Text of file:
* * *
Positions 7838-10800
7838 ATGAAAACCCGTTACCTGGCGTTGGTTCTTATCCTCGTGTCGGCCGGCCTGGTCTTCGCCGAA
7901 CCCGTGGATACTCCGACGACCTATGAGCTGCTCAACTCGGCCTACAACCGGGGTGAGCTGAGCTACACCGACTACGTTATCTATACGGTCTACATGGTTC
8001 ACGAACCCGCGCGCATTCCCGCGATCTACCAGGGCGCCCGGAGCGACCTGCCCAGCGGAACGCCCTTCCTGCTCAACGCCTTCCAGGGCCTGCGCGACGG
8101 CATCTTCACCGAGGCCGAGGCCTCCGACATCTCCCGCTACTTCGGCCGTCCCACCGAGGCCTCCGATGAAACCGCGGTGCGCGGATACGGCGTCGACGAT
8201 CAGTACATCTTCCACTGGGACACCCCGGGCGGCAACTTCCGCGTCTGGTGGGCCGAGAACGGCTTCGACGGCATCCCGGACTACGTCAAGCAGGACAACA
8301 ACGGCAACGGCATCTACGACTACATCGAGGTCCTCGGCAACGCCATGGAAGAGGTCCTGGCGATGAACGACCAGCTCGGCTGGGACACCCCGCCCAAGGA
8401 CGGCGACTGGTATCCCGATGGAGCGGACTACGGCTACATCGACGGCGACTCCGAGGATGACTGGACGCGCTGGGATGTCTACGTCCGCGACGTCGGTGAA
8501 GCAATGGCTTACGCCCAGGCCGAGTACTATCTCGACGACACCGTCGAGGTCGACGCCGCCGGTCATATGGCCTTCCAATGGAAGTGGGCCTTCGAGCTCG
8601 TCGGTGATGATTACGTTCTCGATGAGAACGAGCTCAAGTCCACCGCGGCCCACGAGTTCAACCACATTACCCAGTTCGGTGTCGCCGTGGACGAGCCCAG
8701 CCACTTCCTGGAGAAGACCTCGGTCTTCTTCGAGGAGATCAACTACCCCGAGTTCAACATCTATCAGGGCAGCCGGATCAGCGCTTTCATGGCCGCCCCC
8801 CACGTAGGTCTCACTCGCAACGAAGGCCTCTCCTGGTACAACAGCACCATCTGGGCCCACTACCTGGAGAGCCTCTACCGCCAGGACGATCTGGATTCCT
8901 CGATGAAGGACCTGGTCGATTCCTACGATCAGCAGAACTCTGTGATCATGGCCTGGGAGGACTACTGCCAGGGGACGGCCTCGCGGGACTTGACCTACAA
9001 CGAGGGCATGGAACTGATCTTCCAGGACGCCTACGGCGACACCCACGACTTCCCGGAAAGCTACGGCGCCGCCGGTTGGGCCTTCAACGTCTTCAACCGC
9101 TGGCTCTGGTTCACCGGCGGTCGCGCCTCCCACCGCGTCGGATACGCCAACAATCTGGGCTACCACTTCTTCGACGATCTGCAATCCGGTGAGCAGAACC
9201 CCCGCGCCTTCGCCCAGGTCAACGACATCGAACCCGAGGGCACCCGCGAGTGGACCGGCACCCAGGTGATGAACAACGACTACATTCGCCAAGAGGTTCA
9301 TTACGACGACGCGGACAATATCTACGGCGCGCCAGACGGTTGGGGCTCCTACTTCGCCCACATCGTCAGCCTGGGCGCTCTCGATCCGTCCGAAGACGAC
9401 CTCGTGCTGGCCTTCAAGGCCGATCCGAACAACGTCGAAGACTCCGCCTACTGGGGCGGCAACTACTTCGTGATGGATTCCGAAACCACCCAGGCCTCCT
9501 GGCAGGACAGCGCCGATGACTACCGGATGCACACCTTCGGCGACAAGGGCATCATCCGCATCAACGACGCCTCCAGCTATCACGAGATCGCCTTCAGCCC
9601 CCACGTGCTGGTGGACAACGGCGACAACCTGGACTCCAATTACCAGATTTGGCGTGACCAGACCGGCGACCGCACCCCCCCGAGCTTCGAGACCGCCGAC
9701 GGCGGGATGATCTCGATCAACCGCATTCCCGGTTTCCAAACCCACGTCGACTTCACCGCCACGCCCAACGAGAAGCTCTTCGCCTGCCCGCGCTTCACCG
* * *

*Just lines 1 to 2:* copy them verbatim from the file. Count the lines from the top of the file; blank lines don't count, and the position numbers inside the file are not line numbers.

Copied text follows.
Positions 7838-10800
7838 ATGAAAACCCGTTACCTGGCGTTGGTTCTTATCCTCGTGTCGGCCGGCCTGGTCTTCGCCGAA